Originally our plan was to continue hiking along the Pemi ridge and camp at the Guyot Campside by the Bonds for night 2. But we had pretty much dismissed that before we even reached the Garfield Shelter. One reason was the weight of the packs. They really took a toll on us. And after our first night of camping we awoke with frozen gear and packed in a haphazard fashion in order to get a move on. Neither of us had much of a desire to setup/breakdown our gear again. We were both happy to change our plans, continue our hike to Galehead Mountain and then descend back to the car.

    This was a tough but great trip. Lots of lessons learned! I'm happy with how the video came out and hope you enjoy it.


  2. #2
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    Beautiful video Seth. I enjoyed how you mixed in still camera shots, smooth pans and zooms. Made for a pleasant viewing experience. All that snow blows my mind.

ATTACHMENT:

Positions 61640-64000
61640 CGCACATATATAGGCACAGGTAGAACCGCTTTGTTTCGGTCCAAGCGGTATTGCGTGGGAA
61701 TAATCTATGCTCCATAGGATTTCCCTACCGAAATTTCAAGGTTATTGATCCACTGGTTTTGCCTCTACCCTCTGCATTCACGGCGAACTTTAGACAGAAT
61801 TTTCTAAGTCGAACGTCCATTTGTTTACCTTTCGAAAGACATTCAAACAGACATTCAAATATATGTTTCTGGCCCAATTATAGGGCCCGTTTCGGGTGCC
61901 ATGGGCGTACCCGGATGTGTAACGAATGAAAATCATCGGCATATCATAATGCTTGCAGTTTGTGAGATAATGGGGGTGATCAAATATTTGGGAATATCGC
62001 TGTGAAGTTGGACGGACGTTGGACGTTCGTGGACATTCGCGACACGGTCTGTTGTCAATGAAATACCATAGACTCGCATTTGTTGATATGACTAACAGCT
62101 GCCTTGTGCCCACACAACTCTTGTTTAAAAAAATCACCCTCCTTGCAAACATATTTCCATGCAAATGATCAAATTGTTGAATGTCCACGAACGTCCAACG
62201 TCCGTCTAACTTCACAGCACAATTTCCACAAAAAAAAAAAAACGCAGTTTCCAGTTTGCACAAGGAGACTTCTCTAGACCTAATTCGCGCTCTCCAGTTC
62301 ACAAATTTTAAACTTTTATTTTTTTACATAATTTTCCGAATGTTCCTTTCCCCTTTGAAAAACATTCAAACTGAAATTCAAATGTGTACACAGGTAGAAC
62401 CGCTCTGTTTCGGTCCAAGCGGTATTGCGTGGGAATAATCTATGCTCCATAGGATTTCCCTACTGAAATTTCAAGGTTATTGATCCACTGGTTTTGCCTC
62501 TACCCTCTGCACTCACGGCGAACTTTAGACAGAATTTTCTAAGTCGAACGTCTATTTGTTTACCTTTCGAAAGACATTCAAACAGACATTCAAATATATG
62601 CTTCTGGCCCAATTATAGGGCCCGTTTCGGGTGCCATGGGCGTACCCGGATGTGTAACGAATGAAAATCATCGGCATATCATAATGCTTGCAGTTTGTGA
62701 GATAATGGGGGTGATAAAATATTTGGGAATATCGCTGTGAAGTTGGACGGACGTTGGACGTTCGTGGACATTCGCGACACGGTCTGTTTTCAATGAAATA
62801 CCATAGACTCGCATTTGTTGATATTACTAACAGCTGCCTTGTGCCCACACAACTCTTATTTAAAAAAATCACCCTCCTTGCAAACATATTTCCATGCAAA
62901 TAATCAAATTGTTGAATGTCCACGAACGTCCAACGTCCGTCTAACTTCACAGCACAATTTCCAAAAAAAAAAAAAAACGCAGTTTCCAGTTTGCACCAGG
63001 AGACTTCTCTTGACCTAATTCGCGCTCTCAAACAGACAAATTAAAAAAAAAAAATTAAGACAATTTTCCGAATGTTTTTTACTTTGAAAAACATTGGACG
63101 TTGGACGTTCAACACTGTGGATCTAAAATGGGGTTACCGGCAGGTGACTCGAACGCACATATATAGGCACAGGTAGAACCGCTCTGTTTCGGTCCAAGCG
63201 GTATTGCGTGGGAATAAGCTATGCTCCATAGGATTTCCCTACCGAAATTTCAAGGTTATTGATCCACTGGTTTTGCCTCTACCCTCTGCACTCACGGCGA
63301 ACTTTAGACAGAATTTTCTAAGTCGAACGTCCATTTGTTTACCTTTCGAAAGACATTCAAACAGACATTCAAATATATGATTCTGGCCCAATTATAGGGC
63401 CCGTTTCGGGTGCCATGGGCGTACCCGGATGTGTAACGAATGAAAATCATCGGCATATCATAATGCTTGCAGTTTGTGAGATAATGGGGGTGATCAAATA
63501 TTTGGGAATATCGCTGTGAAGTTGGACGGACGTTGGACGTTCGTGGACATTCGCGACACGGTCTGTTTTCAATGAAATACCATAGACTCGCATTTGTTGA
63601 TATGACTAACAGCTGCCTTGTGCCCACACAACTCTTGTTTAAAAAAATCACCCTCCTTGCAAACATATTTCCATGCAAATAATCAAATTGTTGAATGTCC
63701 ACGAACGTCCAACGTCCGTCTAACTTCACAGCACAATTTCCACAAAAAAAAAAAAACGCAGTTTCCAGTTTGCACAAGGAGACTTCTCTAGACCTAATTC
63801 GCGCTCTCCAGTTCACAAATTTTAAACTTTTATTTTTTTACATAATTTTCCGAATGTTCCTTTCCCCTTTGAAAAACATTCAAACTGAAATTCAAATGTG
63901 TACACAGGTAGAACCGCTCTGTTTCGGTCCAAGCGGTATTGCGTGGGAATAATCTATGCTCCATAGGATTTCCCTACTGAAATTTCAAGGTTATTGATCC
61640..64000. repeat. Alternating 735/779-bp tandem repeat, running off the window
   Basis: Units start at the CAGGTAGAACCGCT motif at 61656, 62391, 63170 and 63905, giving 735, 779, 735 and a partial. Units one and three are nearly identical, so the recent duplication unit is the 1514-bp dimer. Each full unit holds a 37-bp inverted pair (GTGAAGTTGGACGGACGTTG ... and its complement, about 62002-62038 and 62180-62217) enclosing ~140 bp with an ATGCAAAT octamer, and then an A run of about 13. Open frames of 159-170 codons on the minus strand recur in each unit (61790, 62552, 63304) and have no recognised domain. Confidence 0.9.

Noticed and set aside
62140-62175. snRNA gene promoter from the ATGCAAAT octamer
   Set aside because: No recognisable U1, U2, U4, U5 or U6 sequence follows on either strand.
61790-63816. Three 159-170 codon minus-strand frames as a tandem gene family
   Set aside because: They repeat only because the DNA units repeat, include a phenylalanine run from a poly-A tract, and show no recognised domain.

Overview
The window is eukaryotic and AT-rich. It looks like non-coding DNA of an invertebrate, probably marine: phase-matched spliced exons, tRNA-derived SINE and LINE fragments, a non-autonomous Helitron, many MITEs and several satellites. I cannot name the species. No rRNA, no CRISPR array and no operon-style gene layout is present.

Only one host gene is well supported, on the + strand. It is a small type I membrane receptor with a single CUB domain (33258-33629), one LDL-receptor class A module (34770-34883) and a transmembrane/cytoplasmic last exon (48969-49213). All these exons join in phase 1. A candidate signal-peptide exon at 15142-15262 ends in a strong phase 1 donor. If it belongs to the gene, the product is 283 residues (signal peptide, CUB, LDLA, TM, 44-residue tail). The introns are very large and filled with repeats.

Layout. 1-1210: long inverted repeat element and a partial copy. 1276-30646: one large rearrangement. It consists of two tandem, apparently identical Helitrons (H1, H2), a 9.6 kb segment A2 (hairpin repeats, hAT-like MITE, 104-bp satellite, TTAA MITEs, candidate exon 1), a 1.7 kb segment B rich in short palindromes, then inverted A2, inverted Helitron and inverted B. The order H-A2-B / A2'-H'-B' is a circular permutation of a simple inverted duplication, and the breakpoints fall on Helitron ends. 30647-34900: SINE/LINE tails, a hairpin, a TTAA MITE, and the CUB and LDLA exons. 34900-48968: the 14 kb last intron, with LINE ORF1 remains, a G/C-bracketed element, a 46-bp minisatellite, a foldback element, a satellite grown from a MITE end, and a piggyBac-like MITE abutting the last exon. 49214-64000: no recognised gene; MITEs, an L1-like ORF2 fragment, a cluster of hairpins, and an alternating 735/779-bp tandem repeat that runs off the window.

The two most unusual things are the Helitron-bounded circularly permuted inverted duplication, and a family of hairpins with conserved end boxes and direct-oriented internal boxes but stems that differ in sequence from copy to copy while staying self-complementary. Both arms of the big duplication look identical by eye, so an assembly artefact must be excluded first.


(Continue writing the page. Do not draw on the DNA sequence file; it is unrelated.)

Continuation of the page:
3. #3
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    Quote Originally Posted by Layne View Post
    Beautiful video Seth. I enjoyed how you mixed in still camera shots, smooth pans and zooms. Made for a pleasant viewing experience. All that snow blows my mind.
    Thanks much Layne, I tried to mix up the shots to keep it interesting. And yeah - a whole lot of snow. Occasionally you step off the packed trail and sink down to your waist!

  4. #4
    Senior Member twentybelow's Avatar
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    Yep, deep winter backpacking definitely requires more of everything which all adds up. Heavier quilts, more clothes, and way more energy, especially when breaking trail. Modern snowshoes are pretty light compared to those old wooden models, but combine them with heavy winter boots and steep terrain... that's a lot weight to lift each time you take a step. And good thing you brought the gas burner, otherwise... no soup for you!